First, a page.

The violent arrest of 47-year-old Patrick King took place Sunday afternoon, moments after he'd stopped at a local convenience store to pick up a few bottles of Mike's Hard Lemonade to toss back before watching a football game, one of King's neighbors told the Akron Beacon Journal.
King had already departed the store and was heading back home when he was approached by two Akron officers. A statement released to Sputnik by the police department indicates that officials were alerted to King after they observed him "leave a known drug location" in the Goodyear Heights community.
Though King reportedly gave officers false information about his identity, they determined that he was wanted for a parole violation and for obstructing police business. As one of the officers moved to handcuff King, things quickly escalated.
Footage of the arrest was captured by Facebook user Spenn DaBabii, who posted it onto the social media platform nearly an hour after officers first drove up on King. The video begins as one officer is holding down King while the other deploys their stun gun.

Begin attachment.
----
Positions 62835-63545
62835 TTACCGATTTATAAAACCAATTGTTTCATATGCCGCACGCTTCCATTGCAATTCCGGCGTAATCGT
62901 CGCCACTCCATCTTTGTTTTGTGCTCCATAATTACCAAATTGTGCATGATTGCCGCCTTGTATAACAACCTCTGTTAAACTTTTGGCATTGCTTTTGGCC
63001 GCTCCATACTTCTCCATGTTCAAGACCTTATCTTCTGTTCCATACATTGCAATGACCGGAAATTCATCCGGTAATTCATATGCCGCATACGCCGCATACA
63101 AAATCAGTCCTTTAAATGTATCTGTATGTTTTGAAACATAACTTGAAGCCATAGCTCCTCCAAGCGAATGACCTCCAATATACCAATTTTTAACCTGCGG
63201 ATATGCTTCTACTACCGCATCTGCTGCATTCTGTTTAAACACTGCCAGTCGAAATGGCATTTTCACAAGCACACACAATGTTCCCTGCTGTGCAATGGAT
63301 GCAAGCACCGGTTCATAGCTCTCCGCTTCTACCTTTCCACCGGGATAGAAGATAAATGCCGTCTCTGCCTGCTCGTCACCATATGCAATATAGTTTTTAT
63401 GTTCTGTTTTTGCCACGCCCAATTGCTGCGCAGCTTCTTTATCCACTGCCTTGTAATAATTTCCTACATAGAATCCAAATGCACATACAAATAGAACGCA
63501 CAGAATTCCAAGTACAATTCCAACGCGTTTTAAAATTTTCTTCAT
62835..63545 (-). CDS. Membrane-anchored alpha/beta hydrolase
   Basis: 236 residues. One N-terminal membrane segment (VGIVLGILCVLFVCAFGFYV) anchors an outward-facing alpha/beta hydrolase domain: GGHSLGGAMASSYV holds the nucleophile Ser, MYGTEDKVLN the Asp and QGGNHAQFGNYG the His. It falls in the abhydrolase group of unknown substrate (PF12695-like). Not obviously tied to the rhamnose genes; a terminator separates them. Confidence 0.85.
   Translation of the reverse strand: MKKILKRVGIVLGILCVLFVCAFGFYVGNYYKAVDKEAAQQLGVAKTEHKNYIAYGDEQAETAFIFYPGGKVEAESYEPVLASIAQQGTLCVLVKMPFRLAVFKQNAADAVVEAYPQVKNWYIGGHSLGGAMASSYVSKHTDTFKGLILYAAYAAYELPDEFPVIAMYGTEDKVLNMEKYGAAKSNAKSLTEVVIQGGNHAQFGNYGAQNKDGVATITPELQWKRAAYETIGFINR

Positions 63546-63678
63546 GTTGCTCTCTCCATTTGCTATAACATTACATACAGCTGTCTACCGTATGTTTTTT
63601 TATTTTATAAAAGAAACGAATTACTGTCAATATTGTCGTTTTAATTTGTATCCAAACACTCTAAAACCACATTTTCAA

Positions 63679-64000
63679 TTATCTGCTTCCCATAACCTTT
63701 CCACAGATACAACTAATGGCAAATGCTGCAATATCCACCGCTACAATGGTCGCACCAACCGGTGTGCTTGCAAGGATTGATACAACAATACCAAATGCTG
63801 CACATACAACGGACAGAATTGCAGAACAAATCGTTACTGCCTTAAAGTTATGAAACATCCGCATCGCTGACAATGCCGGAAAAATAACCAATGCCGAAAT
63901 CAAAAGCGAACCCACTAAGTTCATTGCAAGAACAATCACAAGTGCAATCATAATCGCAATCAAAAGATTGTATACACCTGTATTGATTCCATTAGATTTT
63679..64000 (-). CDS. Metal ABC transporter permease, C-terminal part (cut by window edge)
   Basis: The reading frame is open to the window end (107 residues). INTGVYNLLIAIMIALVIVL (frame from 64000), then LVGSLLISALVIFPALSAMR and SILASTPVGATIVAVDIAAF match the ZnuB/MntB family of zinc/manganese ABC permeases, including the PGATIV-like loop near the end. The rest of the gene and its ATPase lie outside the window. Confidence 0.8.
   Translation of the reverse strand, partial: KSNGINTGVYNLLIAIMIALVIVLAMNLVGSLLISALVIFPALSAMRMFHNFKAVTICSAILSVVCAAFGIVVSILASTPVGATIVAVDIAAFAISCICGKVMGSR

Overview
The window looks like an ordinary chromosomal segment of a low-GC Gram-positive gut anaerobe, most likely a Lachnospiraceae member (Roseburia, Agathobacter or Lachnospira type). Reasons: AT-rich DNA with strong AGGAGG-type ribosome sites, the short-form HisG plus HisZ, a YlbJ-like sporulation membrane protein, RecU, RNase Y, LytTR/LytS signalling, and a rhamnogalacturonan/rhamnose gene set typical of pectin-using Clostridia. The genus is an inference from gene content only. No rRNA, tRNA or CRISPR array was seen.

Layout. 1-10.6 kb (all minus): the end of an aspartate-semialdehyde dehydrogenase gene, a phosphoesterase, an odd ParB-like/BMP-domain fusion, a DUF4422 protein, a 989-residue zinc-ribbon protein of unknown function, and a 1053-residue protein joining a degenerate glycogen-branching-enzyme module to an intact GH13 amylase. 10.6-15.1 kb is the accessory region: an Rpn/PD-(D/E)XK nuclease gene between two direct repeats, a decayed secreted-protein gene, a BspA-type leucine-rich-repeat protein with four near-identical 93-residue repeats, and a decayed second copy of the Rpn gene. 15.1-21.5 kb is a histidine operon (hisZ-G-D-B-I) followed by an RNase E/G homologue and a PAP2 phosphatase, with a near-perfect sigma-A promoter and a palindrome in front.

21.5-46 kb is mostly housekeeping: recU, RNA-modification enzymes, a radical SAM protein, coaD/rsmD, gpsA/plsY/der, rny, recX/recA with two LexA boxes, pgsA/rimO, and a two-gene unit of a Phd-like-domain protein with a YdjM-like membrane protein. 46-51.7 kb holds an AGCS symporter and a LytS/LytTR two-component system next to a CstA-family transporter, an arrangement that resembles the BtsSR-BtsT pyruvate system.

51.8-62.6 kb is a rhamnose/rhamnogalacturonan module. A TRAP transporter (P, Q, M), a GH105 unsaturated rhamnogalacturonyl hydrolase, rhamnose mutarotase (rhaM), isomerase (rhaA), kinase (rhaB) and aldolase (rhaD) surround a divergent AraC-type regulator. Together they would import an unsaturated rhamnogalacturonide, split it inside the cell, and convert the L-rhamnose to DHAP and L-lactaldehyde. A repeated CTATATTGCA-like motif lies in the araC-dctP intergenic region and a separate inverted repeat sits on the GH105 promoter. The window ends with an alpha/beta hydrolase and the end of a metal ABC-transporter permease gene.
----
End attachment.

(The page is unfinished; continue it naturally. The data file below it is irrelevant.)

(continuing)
Cell phone footage goes on to show officers holding King to the ground as he repeatedly informs them that he isn't able to breathe. Neighbors can also be heard criticizing the officers for their use of excessive force.
"Why is y'all tasing him?" one resident yells out. "No, he's not [resisting arrest]. No, he is not."
Two minutes into the recording, additional officers arrive on the scene. It is at this point that one of the new arrivals sits atop King and begins to throw dozens of punches to King's lower back.
"He's punching the f**k out of him," another concerned resident yells out. "Y'all are not allowed to do that!"
One officer grew so frustrated with the neighbors that she responded by saying, "Are you f**king kidding me?"
In the end, more than 10 officers responded to the incident. King was eventually checked on by medical personnel when an ambulance arrived on the scene some 10 minutes after the recording cut off, according to the Akron Beacon Journal.
A release from the Akron Police Department noted that while the punches "do look violent," they were necessary and did not cause King to sustain any additional injuries.
The incident is being reviewed as part of the department's use-of-force policy. "Every use of force incident is taken seriously and undergoes a thorough investigation," the department's statement reads. "The Akron Police Department uses force at one of the lowest rates in the United States at 1/10 of 1 percent of all calls for service."
King was charged with tampering with evidence, resisting arrest, misrepresenting his identity, possessing drug paraphernalia and drug abuse related to marijuana.